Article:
Although the present invention has been described in terms of various embodiments, it is not intended that the invention be limited to these embodiments. Modification within the spirit of the invention will be apparent to those skilled in the art. For instance, various different single actions can be used to effect the placement of a request. For example, a voice command may be spoken by the user, a key may be depressed by the user, a button on a television remote control device may be depressed by the user, or selection using any pointing device may be effected by the user. Although a single action may be preceded by multiple physical movements of the user (e.g., moving a mouse so that a mouse pointer is over a button), the single action generally refers to a single event received by a client system that indicates a desire to receive content recommended by the server system, or to rate or recommend Internet content.

As shown in FIGS. 19 a-19 f, additional actions and options are available. FIG. 19 a illustrates an access icon which may be loaded onto a computer desktop for access to the Stumbleupon website. Further options illustrated in FIGS. 19 a and 19 b include a drop-down menu or interest selector which allows the user to choose categories of interest and a series of rating buttons which allow the user to rate the content of the sites which are recommended. Further, the user can select a profile button to be directed to the profile page of the person who has recommended the page. Buttons are also provided to permit e-mailing of the URL of the current recommended page to others and for accessing the information page of the website being viewed.

FIGS. 19 c - 19 f illustrate a drop down menu containing options for use which include My Info, Top Stumblers, Update Interests, Get Suggested Interests, Toolbar Preferences, Change Current User, Change Password, Stumble History, My Great Sites, Clear History, Send Feedback, Public Forum, Recommend to a Friend, Download Ad Blocking, Report Misclassified Website, Report, Illegal Content, Help, About and StumbleUpon Home Page.

Many of the options provided in the Stumble Menu are self-explanatory or are familiar options for those skilled in the art and use of computers. Many are specific to embodiments of the invention as disclosed herein.

Best seen in FIGS. 19 c and 19 d, “My Info” permits association of a name, webpage and other information with the users account and is displayed at the top of the viewed pages, such as the Top Stumblers page. “Top Stumblers” directs the user to the Top Stumblers page which features users, known as “Stumblers” who have contributed a large number of consistently high quality websites to the system. “Update Interests” directs the user to the interests page where a selection of categories of interest can be made from the toolbar. “Get Suggested Interests” provides interests that the toolbar thinks the user may be interested in over and above those interests that have been specifically selected by the user. Typically, suggested interests are not provided until such time as the system has developed experience with a particular user. For example, it may be 24 hours from the first use of the toolbar to select interests specific to the user before recommendations of other interests appear. “Toolbar Preferences” permits the user to change the appearance and behaviour of the toolbar. “Change Current User” allows access to a users profile from another computer or to use multiple profiles on a single computer.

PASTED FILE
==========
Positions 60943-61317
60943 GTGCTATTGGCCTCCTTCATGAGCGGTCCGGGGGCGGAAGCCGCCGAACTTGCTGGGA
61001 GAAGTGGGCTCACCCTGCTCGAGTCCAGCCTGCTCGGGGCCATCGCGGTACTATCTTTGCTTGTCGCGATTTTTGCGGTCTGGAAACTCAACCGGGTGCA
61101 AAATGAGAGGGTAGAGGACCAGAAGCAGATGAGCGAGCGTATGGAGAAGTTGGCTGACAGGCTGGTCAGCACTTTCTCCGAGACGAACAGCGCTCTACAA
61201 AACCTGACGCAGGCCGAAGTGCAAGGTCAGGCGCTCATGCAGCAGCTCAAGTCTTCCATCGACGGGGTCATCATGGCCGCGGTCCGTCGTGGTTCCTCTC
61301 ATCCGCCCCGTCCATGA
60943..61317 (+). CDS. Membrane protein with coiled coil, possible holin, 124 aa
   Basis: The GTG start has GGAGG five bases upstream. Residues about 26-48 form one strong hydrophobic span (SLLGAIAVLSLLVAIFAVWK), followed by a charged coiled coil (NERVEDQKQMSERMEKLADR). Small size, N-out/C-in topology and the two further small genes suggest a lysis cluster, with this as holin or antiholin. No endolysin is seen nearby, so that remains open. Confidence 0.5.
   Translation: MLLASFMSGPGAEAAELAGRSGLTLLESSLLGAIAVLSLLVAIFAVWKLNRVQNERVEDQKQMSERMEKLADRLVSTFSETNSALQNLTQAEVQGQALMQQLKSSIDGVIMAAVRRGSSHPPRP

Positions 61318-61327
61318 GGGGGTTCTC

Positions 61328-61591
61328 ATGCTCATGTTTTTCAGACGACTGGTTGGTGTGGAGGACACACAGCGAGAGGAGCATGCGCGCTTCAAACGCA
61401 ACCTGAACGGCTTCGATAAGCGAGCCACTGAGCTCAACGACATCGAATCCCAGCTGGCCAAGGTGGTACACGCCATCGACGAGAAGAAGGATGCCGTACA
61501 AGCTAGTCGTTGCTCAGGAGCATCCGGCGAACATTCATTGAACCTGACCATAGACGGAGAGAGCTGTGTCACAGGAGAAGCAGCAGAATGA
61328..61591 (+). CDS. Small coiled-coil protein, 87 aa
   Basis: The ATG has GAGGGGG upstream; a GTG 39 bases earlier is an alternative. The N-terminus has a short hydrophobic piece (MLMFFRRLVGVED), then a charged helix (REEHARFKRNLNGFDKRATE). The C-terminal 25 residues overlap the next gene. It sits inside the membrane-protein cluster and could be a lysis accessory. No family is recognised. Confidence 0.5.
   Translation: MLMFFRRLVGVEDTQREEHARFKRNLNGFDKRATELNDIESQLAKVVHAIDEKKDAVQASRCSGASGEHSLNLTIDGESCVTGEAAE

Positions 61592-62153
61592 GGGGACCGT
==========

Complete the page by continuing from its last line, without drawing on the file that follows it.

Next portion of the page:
Best seen in FIGS. 19 e and 19 f, “Stumble History” displays a sortable list of webpages the user has stumbled upon, including the category and date of access. Clicking on the displayed column titles results in sorting of the websites by the title. “My Great Sites” displays a sortable list of webpages which have been rated as “great” by the user, The category and rating date are also displayed and clicking on the title of the column results in sorting of the websites by the title. “Clear History” clears “Great History”. “Stumble History” and “Rating History” and may be desirable for privacy if other users have access to primary users computer or if the histories are very large. Clearing the histories has no affect of the personalization of the toolbar. “Send Feedback” permits the user to send question, comments, suggestions and complaints to the system administrators. “Public Forum” provides a mailing list for users to discuss the toolbar and to announce to the users when new features have been added to the toolbar. “Recommend to a Friend” permits the user to quickly send the installation page to others. “Download Ad Blocking” installs a third-party program to block banner ads and pop-up ads to reduce interference when using the system. “Report Misclassified Website” permits reporting websites which have been classified in the wrong category. “Report Illegal Content” permits the user to report illegal content such as copyright infringement or pornography and the like. “About” displays the version number and the authors of the toolbar in use and further displays newer version available for use and new features that have been added.

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Classifications
U.S. Classification707/732, 715/835, 715/810
International ClassificationG06F17/30, H04L12/16
Cooperative ClassificationG06F17/30867
European ClassificationG06F17/30W1F